Nebraska teen’s abortion prosecution highlights forced birth & privacy issues

An abortion rights protester at a rally in South Orange on Friday June 24, 2022.

A northeast Nebraska teenager suspected of acquiring abortion pills and terminating a pregnancy after a state deadline is due back in court on September 26 in a case in which police used private Facebook messages as evidence.

Celeste Burgess, 18, is accused of taking pills to abort her 29-week-old fetus, setting the corpse on fire, and then disposing of the remains in a field north of town when she was 17 years old.

Burgess is facing criminal charges and is being tried as an adult—even though the alleged abortion would have occurred before Roe was overturned and while she was 17 years old—because in Nebraska, abortions are banned after 20 weeks.

Less than a year ago, abortion was perfectly legal in the United States and the right to choose was reserved for women while undue government interference was forbidden.

Now, 26 states have prohibited procedures to terminate a pregnancy or placed unnecessary obstacles that force women to give birth.

Abortion is banned in some states without exceptions even for rape or incest, but the federal government is pressing to ensure that doctors may terminate a pregnancy when a woman’s life is endangered but that issue is likely heading to court.

States that currently force women to give birth are Arkansas, Idaho, Kentucky, Louisiana, Mississippi, Missouri, Oklahoma, South Dakota, Tennessee, Texas, Wisconsin, Ohio, Georgia, Florida, Utah, and North Carolina.

Indiana, Arizona, Iowa, North Dakota, Michigan, Montana, South Carolina, West Virginia, and Wyoming are on track to join the forced birth states with either pending legislation or laws that are under review by the courts.

Facebook handed over private messages to Nebraska police after being served with a warrant during an investigation into whether she had a self-managed abortion.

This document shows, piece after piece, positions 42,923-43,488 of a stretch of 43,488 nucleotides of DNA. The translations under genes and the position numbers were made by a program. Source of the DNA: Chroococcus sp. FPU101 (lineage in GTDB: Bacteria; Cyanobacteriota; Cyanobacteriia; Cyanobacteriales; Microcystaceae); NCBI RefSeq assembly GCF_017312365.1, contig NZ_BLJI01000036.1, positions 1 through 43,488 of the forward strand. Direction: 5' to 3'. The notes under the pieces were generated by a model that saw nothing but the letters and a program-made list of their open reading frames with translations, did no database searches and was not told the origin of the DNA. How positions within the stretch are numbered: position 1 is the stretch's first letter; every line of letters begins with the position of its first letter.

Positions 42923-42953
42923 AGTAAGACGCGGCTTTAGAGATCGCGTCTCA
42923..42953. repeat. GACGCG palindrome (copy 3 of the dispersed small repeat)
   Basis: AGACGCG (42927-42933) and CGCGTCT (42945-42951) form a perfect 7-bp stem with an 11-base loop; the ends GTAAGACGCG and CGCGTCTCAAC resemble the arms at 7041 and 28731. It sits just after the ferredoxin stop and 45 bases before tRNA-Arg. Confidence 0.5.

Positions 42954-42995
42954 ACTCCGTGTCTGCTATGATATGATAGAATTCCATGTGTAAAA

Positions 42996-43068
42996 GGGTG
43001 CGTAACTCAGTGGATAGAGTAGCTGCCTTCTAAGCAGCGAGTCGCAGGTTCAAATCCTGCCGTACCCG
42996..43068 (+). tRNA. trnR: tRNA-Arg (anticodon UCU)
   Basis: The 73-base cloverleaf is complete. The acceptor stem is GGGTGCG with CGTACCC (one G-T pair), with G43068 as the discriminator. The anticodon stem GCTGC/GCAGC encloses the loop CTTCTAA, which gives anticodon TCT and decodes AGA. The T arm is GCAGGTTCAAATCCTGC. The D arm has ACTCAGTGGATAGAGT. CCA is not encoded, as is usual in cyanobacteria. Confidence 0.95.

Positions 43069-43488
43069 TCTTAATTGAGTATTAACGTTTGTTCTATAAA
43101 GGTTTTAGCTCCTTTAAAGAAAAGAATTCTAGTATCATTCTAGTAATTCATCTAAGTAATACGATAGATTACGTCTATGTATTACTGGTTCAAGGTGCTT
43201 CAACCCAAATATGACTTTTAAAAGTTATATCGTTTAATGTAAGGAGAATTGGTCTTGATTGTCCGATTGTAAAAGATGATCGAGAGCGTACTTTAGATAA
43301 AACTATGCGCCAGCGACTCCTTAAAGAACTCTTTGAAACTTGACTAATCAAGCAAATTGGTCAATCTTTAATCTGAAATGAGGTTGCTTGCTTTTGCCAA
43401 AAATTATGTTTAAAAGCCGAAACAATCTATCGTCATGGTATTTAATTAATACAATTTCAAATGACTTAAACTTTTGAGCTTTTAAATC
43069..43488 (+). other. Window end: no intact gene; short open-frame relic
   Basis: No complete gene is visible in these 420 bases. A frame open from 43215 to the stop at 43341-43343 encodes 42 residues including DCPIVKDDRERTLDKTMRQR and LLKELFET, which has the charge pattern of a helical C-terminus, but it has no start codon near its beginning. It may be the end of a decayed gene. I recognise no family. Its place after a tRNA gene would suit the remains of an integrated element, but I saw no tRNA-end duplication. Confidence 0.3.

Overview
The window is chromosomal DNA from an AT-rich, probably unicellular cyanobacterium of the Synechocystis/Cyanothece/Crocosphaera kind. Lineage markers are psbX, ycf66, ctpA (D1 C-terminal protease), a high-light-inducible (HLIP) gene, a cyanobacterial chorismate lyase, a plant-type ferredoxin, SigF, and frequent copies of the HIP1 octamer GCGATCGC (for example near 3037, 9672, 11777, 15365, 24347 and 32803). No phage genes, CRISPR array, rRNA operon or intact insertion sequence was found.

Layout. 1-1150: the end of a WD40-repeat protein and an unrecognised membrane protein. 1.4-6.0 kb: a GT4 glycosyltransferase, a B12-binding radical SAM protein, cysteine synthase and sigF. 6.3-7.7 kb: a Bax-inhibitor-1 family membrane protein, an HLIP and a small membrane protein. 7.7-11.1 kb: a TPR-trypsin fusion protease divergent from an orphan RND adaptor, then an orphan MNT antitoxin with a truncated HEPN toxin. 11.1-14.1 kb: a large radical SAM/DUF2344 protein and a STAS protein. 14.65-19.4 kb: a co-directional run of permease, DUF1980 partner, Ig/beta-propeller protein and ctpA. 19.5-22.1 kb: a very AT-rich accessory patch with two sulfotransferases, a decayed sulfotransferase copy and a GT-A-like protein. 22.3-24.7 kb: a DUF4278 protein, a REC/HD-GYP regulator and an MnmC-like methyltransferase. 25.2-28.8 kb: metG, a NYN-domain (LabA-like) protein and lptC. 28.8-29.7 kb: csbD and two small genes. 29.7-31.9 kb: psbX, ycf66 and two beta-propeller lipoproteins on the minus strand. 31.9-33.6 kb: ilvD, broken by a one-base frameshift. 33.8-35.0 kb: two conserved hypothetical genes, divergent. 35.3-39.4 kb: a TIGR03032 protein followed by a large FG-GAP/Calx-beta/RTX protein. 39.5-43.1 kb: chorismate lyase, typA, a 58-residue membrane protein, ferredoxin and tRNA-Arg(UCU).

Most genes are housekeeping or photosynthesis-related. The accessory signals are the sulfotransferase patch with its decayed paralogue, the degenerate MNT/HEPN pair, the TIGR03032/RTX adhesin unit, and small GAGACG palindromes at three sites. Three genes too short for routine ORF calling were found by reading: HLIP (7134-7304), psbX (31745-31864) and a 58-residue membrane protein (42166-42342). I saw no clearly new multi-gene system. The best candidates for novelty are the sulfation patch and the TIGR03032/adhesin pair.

Unlike messaging platforms like Signal or WhatsApp, which use end-to-end encryption and couldn’t give chat history to police even with a warrant, Facebook messages are not automatically encrypted.

The 18-year-old is free on a recognizance bond after she appeared in district court in Madison, Nebraska for a pretrial hearing on August 29.

Her appearance lasted less than two minutes, as Burgess’ attorney asked for and was granted a continuance.

“There were some motions filed…I filed some motions. The defense may file some motions. Just the ones I filed had to do with getting preliminary determinations on the admissibility of certain evidence,” said Madison County Attorney Joseph Smith.

Court documents show those motions including pictures of the baby taken by law enforcement, the admissibility of Celeste Burgess’ statements, and medical expert testimony.

Celeste Burgess was allegedly aided by her mother, Jessica, 41, and Tanner Barnhill, 22. All are from Norfolk.

Barnhill has special needs and appeared in court last week.

He is not the father of the child and he says he was just helping a friend. He was sentenced to nine months of probation.

“Well, everybody that was involved, if it goes to trial of course…witnesses are witnesses,” said Smith.

Investigators discovered several private exchanges on social media between Celeste and Jessica Burgess in the days leading up to the abortion, where they allegedly discussed the pills.

“We filed so many subpoenas and stuff for records on telephones…social media…PayPal. Years ago I didn’t have that. You know 30 years ago…20 years ago. It was all towers and stuff we could only get certain data. People share stuff on social media that they wouldn’t share otherwise,” said Smith.

Smith says the particulars of this case make it unique.

“I don’t know that this is the type of situation that arises very often,” said Smith.

Celeste Burgess is free on a recognizance bond. She is due back in court on September 26.

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